in the previous section (Eqs. 11-17). The fiber length dis- have been discussed earlier, the fiber alignment shows
tribution data reported in our previous publication [9] tendency of shifting from 3-D random to planar random
were used in this calculation. The s parameter for SKF10, alignment at SKF20 and SKF30 composites. The Pois-
SKF20, and SKF30 composites are 16.4, 32.9, and 31.9 sons ratio results have further strengthened this state-
MPa, respectively. This corresponds to critical fiber ment. KF tend to arrange in a 2-D planar random
length (lc) values of 1.52, 0.59, and 0.34 mm, respective- alignment at 20 and 30 wt% fiber loading, which
ly, for SKF10, SKF20, and SKF30 composites, as calcu- increased the anisotropy of the composites. Similar obser-
lated from Eq. 11. s is inversely proportional to lc, so vations are also reported by Lee and Lakes [44], which
short lc indicates good adhesion. The results show that observed a Poissons ratio greater than 1 for an
the fibermatrix adhesion is better at high fiber loading
(20 and 30 wt%). The lc is the minimum fiber length
required to strengthen a material to their maximum poten-
tial. Fibers with lengths lower than lc (subcritical fibers)
are too short to support the load to cause fiber fracture.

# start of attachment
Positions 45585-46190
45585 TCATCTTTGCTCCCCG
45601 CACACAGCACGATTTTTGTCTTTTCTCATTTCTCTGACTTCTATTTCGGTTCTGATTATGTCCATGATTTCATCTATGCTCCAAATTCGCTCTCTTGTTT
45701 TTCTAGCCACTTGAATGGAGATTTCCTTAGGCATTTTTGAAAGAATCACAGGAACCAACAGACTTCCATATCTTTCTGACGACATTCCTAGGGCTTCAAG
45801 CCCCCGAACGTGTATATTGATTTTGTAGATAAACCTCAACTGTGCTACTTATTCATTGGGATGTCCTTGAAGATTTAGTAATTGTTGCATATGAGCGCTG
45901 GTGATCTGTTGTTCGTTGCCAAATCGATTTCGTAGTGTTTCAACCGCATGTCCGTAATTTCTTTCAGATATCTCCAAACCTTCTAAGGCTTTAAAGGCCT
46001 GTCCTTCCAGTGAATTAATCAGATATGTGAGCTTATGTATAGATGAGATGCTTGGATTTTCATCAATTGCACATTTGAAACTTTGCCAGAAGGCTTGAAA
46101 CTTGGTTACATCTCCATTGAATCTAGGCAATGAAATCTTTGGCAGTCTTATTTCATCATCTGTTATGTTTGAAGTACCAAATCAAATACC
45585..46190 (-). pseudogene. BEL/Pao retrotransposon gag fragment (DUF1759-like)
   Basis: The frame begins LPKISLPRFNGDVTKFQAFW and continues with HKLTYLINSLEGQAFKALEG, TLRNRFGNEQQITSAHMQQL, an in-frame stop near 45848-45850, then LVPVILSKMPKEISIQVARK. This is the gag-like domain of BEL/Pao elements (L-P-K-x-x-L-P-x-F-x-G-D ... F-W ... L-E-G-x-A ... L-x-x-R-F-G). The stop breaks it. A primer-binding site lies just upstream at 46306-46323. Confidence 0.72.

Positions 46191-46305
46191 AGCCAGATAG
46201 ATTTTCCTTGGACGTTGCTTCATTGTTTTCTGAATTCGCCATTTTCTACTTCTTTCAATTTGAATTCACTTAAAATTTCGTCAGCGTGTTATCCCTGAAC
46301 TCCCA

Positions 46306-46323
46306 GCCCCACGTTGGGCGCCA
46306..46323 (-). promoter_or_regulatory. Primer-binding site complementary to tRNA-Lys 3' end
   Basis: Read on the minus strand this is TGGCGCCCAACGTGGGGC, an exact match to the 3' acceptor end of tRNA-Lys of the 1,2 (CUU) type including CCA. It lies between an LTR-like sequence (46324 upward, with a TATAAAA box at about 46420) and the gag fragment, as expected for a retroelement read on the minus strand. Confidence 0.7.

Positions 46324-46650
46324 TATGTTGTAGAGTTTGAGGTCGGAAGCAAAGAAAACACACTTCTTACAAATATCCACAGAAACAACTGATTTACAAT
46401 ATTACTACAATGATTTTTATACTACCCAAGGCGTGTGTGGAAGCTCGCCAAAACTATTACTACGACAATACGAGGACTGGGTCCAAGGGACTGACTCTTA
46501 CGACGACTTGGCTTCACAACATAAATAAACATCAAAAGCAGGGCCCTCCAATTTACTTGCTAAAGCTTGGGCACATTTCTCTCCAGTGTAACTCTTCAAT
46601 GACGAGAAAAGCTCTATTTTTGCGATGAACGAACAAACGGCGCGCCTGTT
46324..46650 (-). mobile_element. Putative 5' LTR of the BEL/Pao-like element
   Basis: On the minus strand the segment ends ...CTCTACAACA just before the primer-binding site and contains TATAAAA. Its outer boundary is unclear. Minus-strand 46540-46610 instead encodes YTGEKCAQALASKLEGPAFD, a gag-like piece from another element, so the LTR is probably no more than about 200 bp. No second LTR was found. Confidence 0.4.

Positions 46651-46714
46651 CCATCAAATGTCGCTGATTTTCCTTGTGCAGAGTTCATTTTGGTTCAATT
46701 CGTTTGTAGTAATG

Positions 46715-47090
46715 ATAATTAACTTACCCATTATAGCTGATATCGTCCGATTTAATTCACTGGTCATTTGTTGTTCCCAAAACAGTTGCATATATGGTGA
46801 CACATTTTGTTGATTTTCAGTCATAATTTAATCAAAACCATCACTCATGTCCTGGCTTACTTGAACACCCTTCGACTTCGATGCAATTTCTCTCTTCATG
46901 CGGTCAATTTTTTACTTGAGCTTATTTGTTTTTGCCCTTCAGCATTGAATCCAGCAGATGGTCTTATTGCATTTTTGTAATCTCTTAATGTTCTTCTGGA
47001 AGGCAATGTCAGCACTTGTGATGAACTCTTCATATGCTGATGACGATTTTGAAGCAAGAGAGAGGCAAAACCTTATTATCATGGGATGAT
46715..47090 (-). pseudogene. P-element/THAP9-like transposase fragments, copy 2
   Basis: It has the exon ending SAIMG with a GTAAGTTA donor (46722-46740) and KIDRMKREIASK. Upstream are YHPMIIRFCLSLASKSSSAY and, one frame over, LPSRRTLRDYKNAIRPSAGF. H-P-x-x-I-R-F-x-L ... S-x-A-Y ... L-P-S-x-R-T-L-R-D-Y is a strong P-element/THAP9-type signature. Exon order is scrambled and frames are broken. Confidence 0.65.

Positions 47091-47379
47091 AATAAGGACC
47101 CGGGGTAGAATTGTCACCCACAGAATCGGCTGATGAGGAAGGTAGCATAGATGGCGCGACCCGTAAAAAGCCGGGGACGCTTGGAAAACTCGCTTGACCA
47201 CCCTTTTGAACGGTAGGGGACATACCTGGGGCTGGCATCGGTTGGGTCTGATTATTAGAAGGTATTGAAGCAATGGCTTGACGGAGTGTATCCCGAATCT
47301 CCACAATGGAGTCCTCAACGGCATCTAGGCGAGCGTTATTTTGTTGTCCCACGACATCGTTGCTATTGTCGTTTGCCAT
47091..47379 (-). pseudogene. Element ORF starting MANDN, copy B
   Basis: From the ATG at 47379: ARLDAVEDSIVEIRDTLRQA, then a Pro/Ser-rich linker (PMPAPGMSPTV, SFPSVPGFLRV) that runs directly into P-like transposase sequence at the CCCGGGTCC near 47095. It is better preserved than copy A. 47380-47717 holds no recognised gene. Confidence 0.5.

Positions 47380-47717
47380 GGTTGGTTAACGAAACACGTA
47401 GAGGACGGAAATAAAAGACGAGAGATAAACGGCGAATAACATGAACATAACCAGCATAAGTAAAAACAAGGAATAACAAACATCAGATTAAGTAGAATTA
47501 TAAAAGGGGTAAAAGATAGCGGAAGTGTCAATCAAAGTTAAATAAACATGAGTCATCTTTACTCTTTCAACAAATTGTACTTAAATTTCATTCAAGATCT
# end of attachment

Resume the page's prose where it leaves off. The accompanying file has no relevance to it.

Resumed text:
Thus, fiber pull-out and matrix fracture are the main fail-
ure mechanisms in the composite. For fibers with lengths
longer than lc (supercritical fibers), fiber fracture will be
the dominating mechanism during fracture of composite
[36, 38]. The average fiber length of KF in the compo-
sites is 0.6 mm [9]. Hence, it is anticipated that the frac-
ture of SKF10 composite is dominated by fiber pull-out
and matrix fracture because most of the fibers are shorter
than lc (1.52 mm). For SKF20 and SKF30 composites, FIG. 6. Experimental () and theoretical (lines) tensile stress at break
most of the fibers in the composites are equal to or longer predicted using the KellyTyson model at different orientation factor
than their lc. Thus, they show better tensile strength than (go). [Color figure can be viewed at]


more difficult, and subsequently increasing the fracture
toughness [52].

Fatigue Behavior
Results from fatigue test are plotted as maximum
applied stress (rmax) versus cycles to failure (N), as
shown in Fig. 8 in a double logarithmic scale, which are
commonly known as the SN curves. In this work, tensile
stress was applied from 90% of the quasi-static strength
and reduced in steps of 10% until specimens survived
500,000 cycles. Therefore, fatigue limit in this work
FIG. 7. Critical stress intensity factor, KQ (t) and critical energy refers to the stress level for which specimen lasted for at
release rate, GQ (m) as a function of kenaf fiber loading. least 500,000 cycles. From Fig. 8, it is obvious that the
KF-reinforced composites show a higher fatigue limit
anisotropic polyurethane foam. Peel [45] also explained than the neat Gaialene, and the fatigue limit improved as
that there is no theoretical limit of Poissons ratio for the KF loading increased. This can be correlated to the
anisotropic materials. better tensile properties of KF-reinforced composites as
compared to the neat Gaialene, which lead to the better
Fracture Toughness fatigue performance. This result once again proves the